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Chapter 3. Troubleshooting Storage Devic... > Troubleshooting Installed Hard Disk ...

Troubleshooting Installed Hard Disk Drives

When you turn on your computer, you expect the system to start, load the operating system from the hard disk, and display the usual desktop or sign-on screen. If the screen comes on but the system never displays any activity from the hard disk, your system (boot) hard disk isn't working. If the hard disk that starts your computer isn't working correctly, you'll see an error message referring to a missing “boot device.” Although the computer industry likes to use the term booting to refer to starting a computer, you're much more likely to want to “boot” your misbehaving PC in the general direction of the trash can!

If the ailing hard disk is an additional drive, such as an external hard disk, it won't show up in My Computer or Windows Explorer and you'll see a “Missing Shortcut” error when you try to access files or programs stored on it.

Instead of getting mad, or getting even, it's time to get smart. What happened? Before you get gloomy and decide that today's the day that your hard disk has really failed, cheer up! There are plenty of other reasons why your computer and your hard disk might not be talking to each other.

A few problems are the leading causes of apparent hard disk failure; they're so common that we like to call them the “usual suspects”:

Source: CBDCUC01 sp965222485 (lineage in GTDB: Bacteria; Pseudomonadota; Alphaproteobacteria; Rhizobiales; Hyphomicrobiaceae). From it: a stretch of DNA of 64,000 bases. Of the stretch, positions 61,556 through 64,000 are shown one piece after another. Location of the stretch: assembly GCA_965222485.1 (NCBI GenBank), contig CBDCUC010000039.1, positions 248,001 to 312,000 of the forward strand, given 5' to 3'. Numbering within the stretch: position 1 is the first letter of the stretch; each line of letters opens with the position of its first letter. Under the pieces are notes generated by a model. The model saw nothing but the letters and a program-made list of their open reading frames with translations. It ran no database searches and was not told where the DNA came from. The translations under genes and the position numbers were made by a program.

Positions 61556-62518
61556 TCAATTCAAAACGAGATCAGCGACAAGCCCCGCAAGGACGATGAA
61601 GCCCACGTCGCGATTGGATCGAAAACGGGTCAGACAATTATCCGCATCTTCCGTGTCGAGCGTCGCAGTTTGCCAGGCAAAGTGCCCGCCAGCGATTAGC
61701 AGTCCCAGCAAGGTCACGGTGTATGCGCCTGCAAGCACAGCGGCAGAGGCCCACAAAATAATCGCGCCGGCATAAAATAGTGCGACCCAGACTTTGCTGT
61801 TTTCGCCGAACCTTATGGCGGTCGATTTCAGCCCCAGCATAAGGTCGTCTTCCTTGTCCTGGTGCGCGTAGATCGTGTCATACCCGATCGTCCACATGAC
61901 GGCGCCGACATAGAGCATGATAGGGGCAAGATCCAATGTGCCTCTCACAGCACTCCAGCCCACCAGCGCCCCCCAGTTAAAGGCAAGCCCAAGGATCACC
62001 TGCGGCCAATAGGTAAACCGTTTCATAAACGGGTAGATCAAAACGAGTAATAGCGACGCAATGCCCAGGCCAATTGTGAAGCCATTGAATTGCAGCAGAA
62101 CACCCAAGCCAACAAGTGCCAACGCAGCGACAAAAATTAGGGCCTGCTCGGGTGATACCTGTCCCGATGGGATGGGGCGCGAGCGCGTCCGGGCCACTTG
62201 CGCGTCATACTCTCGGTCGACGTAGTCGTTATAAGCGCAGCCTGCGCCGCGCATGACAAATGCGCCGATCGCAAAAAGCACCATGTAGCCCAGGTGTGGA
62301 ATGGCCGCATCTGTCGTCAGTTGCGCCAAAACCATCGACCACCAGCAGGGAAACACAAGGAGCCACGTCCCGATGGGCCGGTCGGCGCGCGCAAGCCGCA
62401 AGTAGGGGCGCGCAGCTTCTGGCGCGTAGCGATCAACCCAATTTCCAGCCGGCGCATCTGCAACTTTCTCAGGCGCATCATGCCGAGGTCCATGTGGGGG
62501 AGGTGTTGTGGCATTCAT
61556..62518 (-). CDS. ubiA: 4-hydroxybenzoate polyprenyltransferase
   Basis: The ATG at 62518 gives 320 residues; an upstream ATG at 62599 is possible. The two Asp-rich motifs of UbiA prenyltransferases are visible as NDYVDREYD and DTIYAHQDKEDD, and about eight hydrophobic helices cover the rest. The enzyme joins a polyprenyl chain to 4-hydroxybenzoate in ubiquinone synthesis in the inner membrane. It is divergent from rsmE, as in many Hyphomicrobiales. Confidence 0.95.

• Nonbootable floppy disk in drive A:

  • Loose or missing power or data cables

  • Incorrect hardware configuration

  • Incorrect BIOS configuration

Whenever we have hard disks that don't want to work, it's useful to look at this list and note that there are many reasons other than actual hard disk failure for your hard disk to seem to “disappear” at startup time or not work properly.

To start your research, check out Table 3.1, where we present, in lineup form, the “usual suspects” that cause hard disks to disappear (as far as your PC is concerned) or not work correctly.

Table 3.1. THE USUAL SUSPECTS IN APPARENT HARD DISK FAILURES
Type of DriveWhy Hard Disk Doesn't WorkSolution
IDE/ATA, Serial ATAUnbootable floppy disk in drive A:.Remove the floppy disk and reboot.
 System power supply might not be connected to drive.Shut down the system, attach the power connectors to the drive, and restart.
 Data cable is not connected at all or not connected properly.Shut down the system and then reconnect the cable to the drive and ATA/IDE or SATA interface.
IEEE-1394 (FireWire,i.Link)Port disabled.Verify that the port is working by using Device Manager.
 Drive not powered on.Check the power going to the drive.
 Port can't provide power to drive.Check that you are using a 6-wire 1394a port. Only 6-wire 1394a ports can power a 1394 drive; 4-wire ports do not provide power.
USBPort disabled.Verify that the port is working by using Device Manager.
 Drive not powered on.Check the power going to the drive.


Table 3.1 gives you an overview of the “usual suspects” and their solutions. If you're an ace hardware detective, Table 3.1 and the cross-references that follow may be all you need to apprehend the culprit.

For more information about the ATA/IDE interface, see "The ATA/IDE Interface," Chapter 1, p. 30.


But if you're a novice at tracking down a troublesome component, keep reading.

For more information about the Serial ATA (SATA) interface, see "The Serial ATA (SATA) Interface," Chapter 1, p. 33.


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